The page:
facebook-trapped-in-mysql-fate-worse-than-death

facebook-trapped-in-mysql-fate-worse-than-death - Cloud...

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Cloud Computing News Events GigaOM.tv Research Home Apple Broadband Cleantech Cloud Collaboration Mobile Video Cloud Facebook trapped in MySQL ‘fate worse than death’ By Derrick Harris Jul. 7, 2011, 1:00pm PT 177 Comments Tweet
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According to database pioneer Michael Stonebraker, Facebook is operating a huge, complex MySQL implementation equivalent to “a fate worse than death,” and the only way out is “bite the bullet and rewrite everything.” Not that it’s necessarily Facebook’s fault, though. Stonebraker says the social network’s predicament is all too common among web startups that start small and grow to epic proportions. During an interview this week, Stonebraker explained to me that Facebook has split its MySQL database into 4,000 shards in order to handle the site’s massive data volume, and is running 9,000 instances of memcached in order to keep up with the number of transactions the database must serve. I’m checking with Facebook to verify the accuracy of those numbers, but Facebook’s history with MySQL is no mystery. The oft-quoted statistic from 2008 is that the site had 1,800 servers dedicated to MySQL and 805 servers dedicated to memcached, although multiple MySQL shards and memcached instances can run on a single server. Facebook even maintains a MySQL at Facebook page dedicated to updating readers on the progress of its extensive work to make the database scale along with the site. The widely accepted problem with MySQL is that it wasn’t built for webscale applications or those that must handle excessive transaction volumes. Stonebraker said the problem with MySQL and other SQL databases is that they consume too many resources for overhead tasks (e.g., maintaining ACID compliance and handling multithreading) and relatively few on actually finding and serving data. This might be fine for a small application with a small data set, but it quickly becomes too much to handle as data and transaction volumes grow. This is a problem for a company like Facebook because it has so much user data, and because every user clicking “Like,” updating his status, joining a new group or otherwise interacting with the site constitutes a transaction its MySQL database has to process. Every second a user has to wait while a Facebook service calls the database is time that user might spend wondering if it’s worth the wait.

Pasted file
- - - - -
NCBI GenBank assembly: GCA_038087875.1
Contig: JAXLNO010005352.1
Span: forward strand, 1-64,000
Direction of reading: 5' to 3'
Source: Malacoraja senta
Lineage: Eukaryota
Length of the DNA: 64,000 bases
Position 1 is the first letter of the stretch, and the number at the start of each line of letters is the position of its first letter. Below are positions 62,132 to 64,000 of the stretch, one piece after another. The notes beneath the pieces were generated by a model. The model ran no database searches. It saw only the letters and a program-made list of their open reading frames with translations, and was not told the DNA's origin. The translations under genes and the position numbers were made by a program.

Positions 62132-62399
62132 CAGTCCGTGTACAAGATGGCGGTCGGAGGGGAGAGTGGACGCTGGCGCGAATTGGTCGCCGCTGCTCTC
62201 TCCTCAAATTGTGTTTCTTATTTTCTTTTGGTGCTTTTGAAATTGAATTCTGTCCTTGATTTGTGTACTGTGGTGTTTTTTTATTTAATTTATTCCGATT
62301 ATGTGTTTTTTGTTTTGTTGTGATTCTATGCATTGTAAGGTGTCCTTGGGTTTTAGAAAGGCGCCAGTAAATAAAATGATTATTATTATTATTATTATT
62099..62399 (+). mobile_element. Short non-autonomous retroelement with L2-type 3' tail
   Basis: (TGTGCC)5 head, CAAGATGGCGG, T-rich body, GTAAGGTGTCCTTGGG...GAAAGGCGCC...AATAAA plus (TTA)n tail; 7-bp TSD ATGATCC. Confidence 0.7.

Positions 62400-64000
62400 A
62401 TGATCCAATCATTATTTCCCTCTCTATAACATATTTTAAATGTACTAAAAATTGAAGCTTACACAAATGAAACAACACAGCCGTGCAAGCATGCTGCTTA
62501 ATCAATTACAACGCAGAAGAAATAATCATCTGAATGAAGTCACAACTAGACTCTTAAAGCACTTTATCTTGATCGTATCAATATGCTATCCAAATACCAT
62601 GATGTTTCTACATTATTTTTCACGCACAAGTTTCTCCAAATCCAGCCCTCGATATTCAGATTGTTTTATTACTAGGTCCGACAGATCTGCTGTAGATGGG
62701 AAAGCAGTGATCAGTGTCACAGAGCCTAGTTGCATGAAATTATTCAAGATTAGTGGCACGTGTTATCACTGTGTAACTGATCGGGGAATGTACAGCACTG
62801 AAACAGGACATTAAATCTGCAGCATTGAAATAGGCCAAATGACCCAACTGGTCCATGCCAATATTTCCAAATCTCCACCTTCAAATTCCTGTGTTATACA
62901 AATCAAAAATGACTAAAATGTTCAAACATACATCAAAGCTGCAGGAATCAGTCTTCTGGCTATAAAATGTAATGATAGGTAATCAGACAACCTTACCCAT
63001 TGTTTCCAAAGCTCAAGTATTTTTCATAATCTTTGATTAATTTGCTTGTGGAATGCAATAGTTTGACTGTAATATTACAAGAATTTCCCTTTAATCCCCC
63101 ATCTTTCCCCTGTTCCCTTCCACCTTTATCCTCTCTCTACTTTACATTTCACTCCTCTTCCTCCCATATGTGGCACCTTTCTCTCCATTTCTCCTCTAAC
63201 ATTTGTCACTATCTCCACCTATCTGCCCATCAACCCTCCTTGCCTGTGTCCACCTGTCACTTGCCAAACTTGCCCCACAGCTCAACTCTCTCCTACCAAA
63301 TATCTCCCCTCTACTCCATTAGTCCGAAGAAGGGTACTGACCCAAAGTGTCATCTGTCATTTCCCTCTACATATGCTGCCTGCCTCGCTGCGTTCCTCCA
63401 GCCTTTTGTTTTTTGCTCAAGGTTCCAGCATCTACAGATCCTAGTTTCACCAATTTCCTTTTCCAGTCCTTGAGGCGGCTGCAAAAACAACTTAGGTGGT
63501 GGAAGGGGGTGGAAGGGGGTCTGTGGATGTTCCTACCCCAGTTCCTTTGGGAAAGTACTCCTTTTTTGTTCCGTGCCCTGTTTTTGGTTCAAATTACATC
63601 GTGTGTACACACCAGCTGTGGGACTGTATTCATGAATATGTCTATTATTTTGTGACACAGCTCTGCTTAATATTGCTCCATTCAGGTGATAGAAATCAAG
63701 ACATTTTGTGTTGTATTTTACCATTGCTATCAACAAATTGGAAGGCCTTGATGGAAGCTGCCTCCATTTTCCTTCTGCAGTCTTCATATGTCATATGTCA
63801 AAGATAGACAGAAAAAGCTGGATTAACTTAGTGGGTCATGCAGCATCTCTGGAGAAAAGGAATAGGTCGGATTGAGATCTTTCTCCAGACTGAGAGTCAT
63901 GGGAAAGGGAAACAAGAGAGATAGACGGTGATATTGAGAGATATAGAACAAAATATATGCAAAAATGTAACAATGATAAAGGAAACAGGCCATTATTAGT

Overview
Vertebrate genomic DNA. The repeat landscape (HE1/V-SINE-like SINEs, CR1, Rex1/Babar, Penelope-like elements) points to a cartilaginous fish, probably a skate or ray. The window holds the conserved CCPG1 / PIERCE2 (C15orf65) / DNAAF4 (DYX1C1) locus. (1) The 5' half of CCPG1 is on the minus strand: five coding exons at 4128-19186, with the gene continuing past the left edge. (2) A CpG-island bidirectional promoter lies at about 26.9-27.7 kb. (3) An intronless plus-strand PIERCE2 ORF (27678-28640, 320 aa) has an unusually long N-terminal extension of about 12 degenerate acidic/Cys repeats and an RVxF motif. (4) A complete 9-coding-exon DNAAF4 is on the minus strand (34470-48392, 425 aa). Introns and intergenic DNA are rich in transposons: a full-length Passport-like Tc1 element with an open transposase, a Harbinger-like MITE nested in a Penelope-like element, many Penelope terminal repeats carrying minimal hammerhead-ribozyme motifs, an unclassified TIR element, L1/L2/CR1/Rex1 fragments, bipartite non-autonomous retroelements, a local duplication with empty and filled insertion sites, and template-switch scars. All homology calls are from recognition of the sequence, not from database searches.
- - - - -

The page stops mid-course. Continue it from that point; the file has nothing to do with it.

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Not just a Facebook problem In Stonebraker’s opinion, “old SQL (as he calls it) is good for nothing” and needs to be “sent to the home for retired software.” After all, he explained, SQL was created decades ago before the web, mobile devices and sensors forever changed how and how often databases are accessed. But products such as MySQL are also open-source and free, and SQL skills aren’t hard to come by. This
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facebook-trapped-in-mysql-fate-worse-than-death - Cloud...

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